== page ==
Alike humans, dogs may suffer from diabetes too. There are two types of diabetes common in dogs.
- Diabetes Insipidus
- Diabetes Mellitus
Diabetes insipidus is sometimes called "drinking diabetes" because it is a rare diabetes which often leads to failure in regulating body’s water content.
Diabetes mellitus or Diabetes in general is a common disease in middle-aged and older dogs. It’s a complex disorder of carbohydrate, protein, and lipid metabolism in dogs. It can be the result of a relative or absolute insulin deficiency or of peripheral cell insensitivity to insulin which is characterized by high blood glucose concentrations such that the renal threshold is exceeded.
It is a disease of the pancreas. Diabetes typically occurs when dogs are between 4 to 14 years old. Unspayed female dogs are twice as likely as male dogs to suffer from diabetes.
The Symptoms of Diabetes in Dogs
- Change in appetite
- Excessive thirst/increase in water consumption
- Weight loss
- Increased urination
- Unusually sweet-smelling or fruity breath
- Urinary tract infections
- Cataract formation, blindness
- Chronic skin infections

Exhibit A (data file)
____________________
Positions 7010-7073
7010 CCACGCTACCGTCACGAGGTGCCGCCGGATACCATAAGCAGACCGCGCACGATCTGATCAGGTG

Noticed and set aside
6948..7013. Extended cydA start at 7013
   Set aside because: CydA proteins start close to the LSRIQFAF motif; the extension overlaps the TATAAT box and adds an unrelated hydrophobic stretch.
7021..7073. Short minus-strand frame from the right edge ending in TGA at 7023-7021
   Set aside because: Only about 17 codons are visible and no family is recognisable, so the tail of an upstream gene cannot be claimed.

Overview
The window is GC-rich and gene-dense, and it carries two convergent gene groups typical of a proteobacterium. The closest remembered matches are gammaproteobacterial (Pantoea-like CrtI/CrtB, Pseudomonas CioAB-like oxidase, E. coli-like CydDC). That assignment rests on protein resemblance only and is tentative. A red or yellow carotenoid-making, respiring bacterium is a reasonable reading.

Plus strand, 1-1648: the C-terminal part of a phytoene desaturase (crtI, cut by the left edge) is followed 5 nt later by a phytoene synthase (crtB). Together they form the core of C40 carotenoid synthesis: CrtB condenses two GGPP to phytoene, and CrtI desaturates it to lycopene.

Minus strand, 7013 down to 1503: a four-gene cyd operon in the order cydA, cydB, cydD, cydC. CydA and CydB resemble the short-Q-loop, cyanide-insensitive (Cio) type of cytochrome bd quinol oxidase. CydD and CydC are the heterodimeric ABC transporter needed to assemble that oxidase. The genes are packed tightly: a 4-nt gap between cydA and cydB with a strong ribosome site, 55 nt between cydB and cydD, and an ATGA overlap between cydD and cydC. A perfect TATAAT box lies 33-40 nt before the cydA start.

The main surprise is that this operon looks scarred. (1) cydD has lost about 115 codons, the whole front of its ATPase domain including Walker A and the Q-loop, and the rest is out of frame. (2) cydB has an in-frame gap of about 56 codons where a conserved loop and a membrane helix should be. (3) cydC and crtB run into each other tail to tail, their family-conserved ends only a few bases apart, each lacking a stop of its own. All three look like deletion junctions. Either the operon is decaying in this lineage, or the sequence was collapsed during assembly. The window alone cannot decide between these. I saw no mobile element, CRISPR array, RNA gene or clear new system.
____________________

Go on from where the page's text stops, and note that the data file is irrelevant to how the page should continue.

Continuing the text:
Types of Diabetes Mellitus
There are two types of Diabetes Mellitus.
- Type I is an insulin dependent diabetes which results from total or near complete destruction of the beta-cells. It is more common form of Diabetes mellitus among dogs. Most forms of diabetes can be managed with insulin, however, dietary and lifestyle improvements are also essential.
- Type II is a non-insulin dependent diabetes because some insulin producing cells remain in the body, however, the amount produced is insufficient or the tissues of dog’s body is resistant to it. It commonly occurs in older obese dogs.
The breeds which are more prone to Diabetes are;
- Cocker Spaniel
- Doberman Pinscher
- German Shepherd
- Golden Retriever
- Labrador Retriever
- Toy Poodle
When you know the cause, the vets can look into the diagnosis and possible treatment, however, the effective treatment is only possible during the early onset of the disease.